But then I started to read them. The real, Grimm ones. Very few little girls in red caps in those.
Well, there's one. But she gets eaten.

A Tale Dark and Grimm is a fantasy with many fairy tales woven in. Adam Gidwitz's new book is In A Glass Grimmly, so I wanted to reread this one before I read that. I love the narrator's voice. There are little asides in bold font, where Gidwitz usually warns the reader to send the little children out of the room because there are bloody bits coming up. They're really funny. But the book isn't actually that bloody. I mean, there are some graphic descriptions, but it's not as gruesome as you might think.

The plot is kind of hard to explain. The main two stories here are "Hansel and Gretel" and "Faithful Johannes", though there are others. Hansel and Gretel run away from their parents (who happen to be the king and queen of Grimm.) In the big wide world, they encounter all sorts of (bloody) adventures and not-so-trustworthy adults.

A Tale Dark and Grimm can definitely be kind of intense, so if you're not in the mood for blood and gore, save it for another day. It's not too bad though. And the writing style is so sly and humorous,  and the plot original. I really love this easy but interesting fantasy. Books with fairy tales are my favorite. It is dark yes, but somehow it's just so much better than The Rose and the Beast and Lies Knives and Girls in Red Dresses, probably because of the humor added in. You can read The New York Times Book Review's review here (along with The Grimm Legacy and Reckless, both pretty good books too.)

Read A Tale Dark and Grimm
  • if you like fantasy
  • if you like fairy tales
  • if you like retellings of fairy tales
  • if you like dark fiction (or fiction that purports to be dark)
249 pages.
Outstanding Book That Will Stay On My Bookshelf For Rereading (jf I own it)!

Monday, November 26, 2012

Watching The Life of Pi (2012)

I read The Life of Pi by Yann Martel about 2 years ago, and I liked it, so I wanted to go see the new film, just out this week. So yesterday, I did.

I loved the movie just as much as the book (if not more). It was really moving; it's a story about life and death, but the directors also had some fun with it (there are some humorous parts). The story-line is fairly simple: Piscine Molitor Patel (or Pi) lives in India. is family owns a zoo, and they decide to move across world to Canada, taking their animals with them. The ship is wrecked, and Pi winds up on a lifeboat with a zebra, an orangutan, a hyena, and Richard Parker, the zoo's Bengal tiger. In short order, only Pi and the tiger are left, and they must learn to survive together.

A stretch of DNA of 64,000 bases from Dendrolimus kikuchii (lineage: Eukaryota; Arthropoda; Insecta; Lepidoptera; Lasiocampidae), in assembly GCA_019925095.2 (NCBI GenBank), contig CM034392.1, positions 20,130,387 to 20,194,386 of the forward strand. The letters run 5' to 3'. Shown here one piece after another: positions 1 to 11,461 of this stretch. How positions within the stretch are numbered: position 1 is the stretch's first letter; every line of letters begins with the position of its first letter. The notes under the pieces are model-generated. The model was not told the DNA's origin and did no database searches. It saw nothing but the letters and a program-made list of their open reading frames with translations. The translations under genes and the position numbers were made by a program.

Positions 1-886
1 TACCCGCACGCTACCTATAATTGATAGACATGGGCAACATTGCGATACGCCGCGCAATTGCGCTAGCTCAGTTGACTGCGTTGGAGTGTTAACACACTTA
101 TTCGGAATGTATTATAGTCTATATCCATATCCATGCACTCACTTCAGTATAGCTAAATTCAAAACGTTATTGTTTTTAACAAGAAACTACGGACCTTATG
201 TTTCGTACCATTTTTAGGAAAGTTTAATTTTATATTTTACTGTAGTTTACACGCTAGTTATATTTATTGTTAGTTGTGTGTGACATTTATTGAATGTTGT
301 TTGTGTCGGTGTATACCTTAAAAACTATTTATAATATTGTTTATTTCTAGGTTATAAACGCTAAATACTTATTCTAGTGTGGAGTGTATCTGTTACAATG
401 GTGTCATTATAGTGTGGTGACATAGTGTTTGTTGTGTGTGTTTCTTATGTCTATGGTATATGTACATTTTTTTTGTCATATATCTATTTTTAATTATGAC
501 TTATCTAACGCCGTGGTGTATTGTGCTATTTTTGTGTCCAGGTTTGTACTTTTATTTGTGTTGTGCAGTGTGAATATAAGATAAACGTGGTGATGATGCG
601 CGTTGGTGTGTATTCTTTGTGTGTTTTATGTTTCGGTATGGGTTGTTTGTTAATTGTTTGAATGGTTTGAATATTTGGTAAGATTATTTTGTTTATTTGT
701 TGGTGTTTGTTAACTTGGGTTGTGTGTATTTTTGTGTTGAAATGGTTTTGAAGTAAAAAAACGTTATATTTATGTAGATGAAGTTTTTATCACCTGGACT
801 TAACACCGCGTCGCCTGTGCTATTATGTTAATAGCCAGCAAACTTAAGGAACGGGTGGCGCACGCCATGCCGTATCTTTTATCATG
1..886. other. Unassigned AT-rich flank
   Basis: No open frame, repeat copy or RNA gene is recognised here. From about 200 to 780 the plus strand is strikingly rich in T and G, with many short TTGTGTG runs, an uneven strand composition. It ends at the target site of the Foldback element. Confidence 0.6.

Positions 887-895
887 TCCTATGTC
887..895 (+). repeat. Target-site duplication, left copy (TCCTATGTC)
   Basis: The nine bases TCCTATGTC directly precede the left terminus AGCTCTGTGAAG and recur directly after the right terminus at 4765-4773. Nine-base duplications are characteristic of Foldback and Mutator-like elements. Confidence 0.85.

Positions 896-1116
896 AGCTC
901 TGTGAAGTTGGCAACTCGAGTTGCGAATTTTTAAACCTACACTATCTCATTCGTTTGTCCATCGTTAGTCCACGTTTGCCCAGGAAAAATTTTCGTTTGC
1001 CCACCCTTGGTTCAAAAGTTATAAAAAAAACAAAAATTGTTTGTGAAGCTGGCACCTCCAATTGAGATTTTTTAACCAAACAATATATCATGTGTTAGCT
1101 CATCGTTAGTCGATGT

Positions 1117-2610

This film was in 3D, which allowed for some stunning special effects in the scenes at sea (though also at the zoo). The opening credits show many animals at the zoo, but little of it is shown after that. But in the ocean, there are bright fish, strange luminous jellyfish, dolphins, and whales. Some of them are more scary than Richard Parker himself. The island with the meerkats was well portrayed with its creepy carnivorous tendencies.

The movie is set up a little differently from the book. A young novelist (maybe Yann Martel?) has met Pi's honorary uncle, who told him to meet Pi, now a middle-aged man (or a little younger). Pi tells the writer his story, which is sad, but also full of hope. I also liked the other story that Pi tells at the end, the story he told the Japanese, and how the zebra represented the sailor, the orangutan his mother, the hyena the cook, and he, the tiger. That other story is probably more realistic, but: which do you prefer?

I loved the scenes in India and in the ocean, and would highly recommend this lovely movie, especially if you've read the book.

4.5 stars.

Sunday, November 25, 2012

The Future of Us, Jay Asher & Carolyn Macker

I can't break up with Graham today, even though I told my friends I'd do it the next time I saw him. So instead, I'm hiding in my bedroom, setting up my new computer while he plays Ultimate Frisbee in the park across the street.

The Future of Us is an amazingly original novel. It's set in 1996, and the two main characters (who take turns narrating) are Josh and Emma, who are high-school students. They have been neighbors all their lives, but things got awkward in November. Then, Josh's family gets an American Online CD-ROM in the mail, and his mom makes him go over to Emma's house so he can install it on her new computer. When they sign on, they're automatically logged onto Facebook...which hasn't been invented yet. They're looking at their future in 2011, and every time they refresh the page, the futures change: their spouses, where they live, etc. This will change every aspect of their lives and how they think of each other too.

There were some elements of this one that I wished could have been explored more throughout the novel. For example, who sent them the CD? And obviously, how can they see their futures? But this is fascinating novel focused on other aspects of what happens, and I just loved the premise and the writing style. I assume Jay Asher wrote Josh's chapters, and Carolyn Macker wrote Emma's. Both Emma and Josh are interesting characters, and I really wanted to see Emma turn out happy.

I also find it really mind-boggling (inside joke here) that in 1996, the Internet was a relatively new thing. Just sixteen years ago. And the Internet and phone lines are on the same line (you can't use the phone and the Internet at the same time). The Future of Us was also hugely suspenseful; I tore through it in one afternoon. In terms of the vocabulary and font size, it's an easy read, but also fascinating and to some extent, mesmerizing. I hadn't read Jay Asher or Carolyn Mackler before, and I was pleasantly surprised (not that I was expecting it to be bad.)